Amazon.com Inc.’s interest in launching a checking-account-like product, reported Tuesday by The Wall Street Journal, could have deep roots in its strategy both for payments in general and for Amazon Pay, the payment wallet it operates for non-Amazon sites, expert observers say.
Talks between the Seattle-based retailing colossus and banks are in the early stages, and it’s far from clear any sort of product will emerge from them. But sources told the Journal the account would be designed to appeal to younger consumers and would not entail Amazon applying to become a bank. Instead, the company is reportedly talking to mega-banks like JPMorgan Chase & Co. and Capital One Financial Corp. to form a partnership to offer the product.
Amazon did not respond to a request for comment from Digital Transactions News. Spokespeople for both Chase and Cap One said their institutions have no comment on the Journal story.
What Amazon is likely doing is exploring the idea of creating an account that could generate spending data the company could then use to shape and define marketing efforts, observers say. “It’s about payments and data. By being the provider of consumers’ checking accounts, Amazon can be in the middle of not just Amazon purchases, but also gain insight into where, when, and what consumers are buying elsewhere,” says Sarah Grotta, director of the debit and alternative products advisory service at Mercator Advisory Group, Maynard, Mass., in an email message.
The account could also work with Amazon Pay as a source of funds in much the same way the prepaid Starbucks account supports the coffee chain’s mobile-payments service, suggests Richard Crone, principal of Crone Consulting, Santa Clara, Calif. “Checking account is a misnomer. Nobody uses checks anymore,” he says. “They could package this as a spending account and connect direct deposit. It’s shoring up the foundation for Amazon Pay.”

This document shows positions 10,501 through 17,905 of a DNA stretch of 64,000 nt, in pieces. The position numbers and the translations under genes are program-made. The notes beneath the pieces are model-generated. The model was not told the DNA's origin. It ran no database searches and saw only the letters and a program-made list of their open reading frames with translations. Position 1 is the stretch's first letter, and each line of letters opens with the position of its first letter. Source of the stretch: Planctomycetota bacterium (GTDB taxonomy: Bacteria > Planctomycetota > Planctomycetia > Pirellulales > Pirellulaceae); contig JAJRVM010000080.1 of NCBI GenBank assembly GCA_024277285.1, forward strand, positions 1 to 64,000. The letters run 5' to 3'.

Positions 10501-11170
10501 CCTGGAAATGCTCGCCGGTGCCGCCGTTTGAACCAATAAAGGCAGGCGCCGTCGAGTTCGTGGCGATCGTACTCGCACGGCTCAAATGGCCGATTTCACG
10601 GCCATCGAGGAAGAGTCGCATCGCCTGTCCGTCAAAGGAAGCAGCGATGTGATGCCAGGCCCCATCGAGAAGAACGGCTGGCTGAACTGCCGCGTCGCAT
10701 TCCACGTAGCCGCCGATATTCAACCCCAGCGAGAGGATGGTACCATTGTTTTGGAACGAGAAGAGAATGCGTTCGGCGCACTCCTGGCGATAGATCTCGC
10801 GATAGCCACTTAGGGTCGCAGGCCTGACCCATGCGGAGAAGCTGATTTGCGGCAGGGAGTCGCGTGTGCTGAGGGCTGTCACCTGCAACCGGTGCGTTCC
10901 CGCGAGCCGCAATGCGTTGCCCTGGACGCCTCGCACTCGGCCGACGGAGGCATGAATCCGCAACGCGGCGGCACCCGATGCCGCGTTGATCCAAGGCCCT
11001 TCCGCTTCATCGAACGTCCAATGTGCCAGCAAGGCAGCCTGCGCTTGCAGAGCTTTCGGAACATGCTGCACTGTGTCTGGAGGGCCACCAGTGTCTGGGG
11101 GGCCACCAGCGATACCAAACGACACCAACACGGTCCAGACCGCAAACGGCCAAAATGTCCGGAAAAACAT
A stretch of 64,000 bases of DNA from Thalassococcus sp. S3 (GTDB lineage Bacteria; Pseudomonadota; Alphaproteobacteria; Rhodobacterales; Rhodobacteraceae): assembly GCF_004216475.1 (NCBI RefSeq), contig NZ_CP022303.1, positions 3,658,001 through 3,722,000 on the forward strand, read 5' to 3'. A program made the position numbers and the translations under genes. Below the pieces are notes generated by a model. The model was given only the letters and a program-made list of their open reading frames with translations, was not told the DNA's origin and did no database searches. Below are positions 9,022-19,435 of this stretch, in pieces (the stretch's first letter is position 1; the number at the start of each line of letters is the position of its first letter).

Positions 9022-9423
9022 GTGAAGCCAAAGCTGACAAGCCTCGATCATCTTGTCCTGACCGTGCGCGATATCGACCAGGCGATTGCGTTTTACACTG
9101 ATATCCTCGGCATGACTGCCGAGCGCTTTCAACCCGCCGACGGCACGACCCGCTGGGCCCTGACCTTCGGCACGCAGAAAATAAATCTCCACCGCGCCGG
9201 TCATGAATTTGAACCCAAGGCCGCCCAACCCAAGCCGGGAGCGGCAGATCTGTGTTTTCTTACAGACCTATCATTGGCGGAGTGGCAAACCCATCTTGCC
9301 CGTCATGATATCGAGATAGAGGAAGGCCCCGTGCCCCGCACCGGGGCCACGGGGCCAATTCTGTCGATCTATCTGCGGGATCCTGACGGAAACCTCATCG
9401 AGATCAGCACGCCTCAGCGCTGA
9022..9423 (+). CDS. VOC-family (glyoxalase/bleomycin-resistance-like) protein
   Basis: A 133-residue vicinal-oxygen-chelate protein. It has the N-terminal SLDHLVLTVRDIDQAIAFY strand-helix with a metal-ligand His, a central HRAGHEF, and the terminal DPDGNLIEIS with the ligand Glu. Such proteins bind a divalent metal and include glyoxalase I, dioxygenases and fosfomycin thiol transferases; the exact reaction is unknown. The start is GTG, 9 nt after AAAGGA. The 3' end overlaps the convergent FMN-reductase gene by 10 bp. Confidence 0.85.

Amazon lately has been making efforts to bring Amazon Pay to physical locations in addition to online venues. One early participant is TGI Fridays, where the wallet can be used at “select” locations of the restaurant chain, as well as other stores that use First Data Corp.’s Clover point-of-sale system. Amazon has also moved to make Amazon Pay work with its Alexa voice-response technology.
The move to recruit a bank for a jointly offered account could also help Amazon by reducing transactions costs, some observers note. “Amazon’s scale means that card processing fees, particularly interchange, represent a very significant cost,” says Rick Oglesby, principal at AZ Payments Group, Mesa, Ariz., by email. “Anything Amazon can do to circumvent interchange will provide very large savings.”
Beyond that, the accounts could produce revenue in addition to cutting acceptance costs. “Any funds that the consumers hold in their accounts and spend outside of Amazon can generate interchange income,” Oglesby says.
But behind it all, several experts note, is the drive for usable data about consumers’ spending habits. “By gathering this data and applying predictive analytics, Amazon can get in front of consumers’ next buying decision,” says Grotta. “This isn’t just about shoes and paper towels, but also big-ticket items like cars.”
Or, as Crone puts it, “Data is the new oil. Payment is the well.”